const america = {
        name: 'The United States of America',
        yearFounded: 1776,
      
        describe() {
          console.log(`${this.name} was founded in ${this.yearFounded}.`)
        },
      }
      
      america.describe()
      

      Output

      "The United States of America was founded in 1776."

      In this example, this is the same as america.

      In a nested object, this refers to the current object scope of the method. In the following example, this.symbol within the details object refers to details.symbol.

      const america = {
        name: 'The United States of America',
        yearFounded: 1776,
        details: {
          symbol: 'eagle',
          currency: 'USD',
          printDetails() {
            console.log(`The symbol is the ${this.symbol} and the currency is ${this.currency}.`)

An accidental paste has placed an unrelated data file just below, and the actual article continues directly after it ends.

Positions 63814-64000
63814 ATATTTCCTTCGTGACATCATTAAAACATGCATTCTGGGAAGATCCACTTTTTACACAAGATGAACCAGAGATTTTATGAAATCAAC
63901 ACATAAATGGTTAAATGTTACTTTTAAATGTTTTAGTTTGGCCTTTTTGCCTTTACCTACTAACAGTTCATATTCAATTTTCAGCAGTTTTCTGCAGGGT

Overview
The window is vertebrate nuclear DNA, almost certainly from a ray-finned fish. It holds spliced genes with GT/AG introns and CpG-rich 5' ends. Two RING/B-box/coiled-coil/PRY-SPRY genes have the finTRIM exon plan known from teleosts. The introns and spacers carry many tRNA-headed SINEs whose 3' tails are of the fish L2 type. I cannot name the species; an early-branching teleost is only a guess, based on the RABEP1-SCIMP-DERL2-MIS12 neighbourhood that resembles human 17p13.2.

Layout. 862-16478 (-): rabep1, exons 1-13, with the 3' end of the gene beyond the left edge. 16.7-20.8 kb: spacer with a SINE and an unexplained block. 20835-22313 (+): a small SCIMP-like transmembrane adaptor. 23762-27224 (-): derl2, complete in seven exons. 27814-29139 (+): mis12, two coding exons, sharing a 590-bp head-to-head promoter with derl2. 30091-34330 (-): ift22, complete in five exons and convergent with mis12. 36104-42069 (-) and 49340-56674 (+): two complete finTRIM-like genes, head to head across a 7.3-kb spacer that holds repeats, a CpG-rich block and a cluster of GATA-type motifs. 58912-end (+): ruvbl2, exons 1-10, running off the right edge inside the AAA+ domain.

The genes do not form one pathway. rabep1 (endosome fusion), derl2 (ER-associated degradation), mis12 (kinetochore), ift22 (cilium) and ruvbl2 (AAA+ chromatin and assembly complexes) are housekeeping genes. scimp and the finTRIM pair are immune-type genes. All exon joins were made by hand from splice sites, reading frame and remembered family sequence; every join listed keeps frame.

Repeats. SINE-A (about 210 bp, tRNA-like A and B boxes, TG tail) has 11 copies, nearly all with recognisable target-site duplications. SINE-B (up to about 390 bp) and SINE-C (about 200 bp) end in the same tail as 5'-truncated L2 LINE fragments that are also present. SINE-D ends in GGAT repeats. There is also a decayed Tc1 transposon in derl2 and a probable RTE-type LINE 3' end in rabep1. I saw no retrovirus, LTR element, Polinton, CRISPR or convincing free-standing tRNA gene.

},
        },
      }
      
      america.details.printDetails()
      

      Output

      "The symbol is the eagle and the currency is USD."

      Another way of thinking about it is that this refers to the object on the left side of the dot when calling a method.

      A Function Constructor

      When you use the new keyword, it creates an instance of a constructor function or class. Function constructors were the standard way to initialize a user-defined object before the class syntax was introduced in the ECMAScript 2015 update to JavaScript. In Understanding Classes in JavaScript, you will learn how to create a function constructor and an equivalent class constructor.

      function Country(name, yearFounded) {
        this.name = name
        this.yearFounded = yearFounded
      
        this.describe = function() {
          console.log(`${this.name} was founded in ${this.yearFounded}.`)
        }
      }
      
      const america = new Country('The United States of America', 1776)
      
      america.describe()
      

      Output

      "The United States of America was founded in 1776."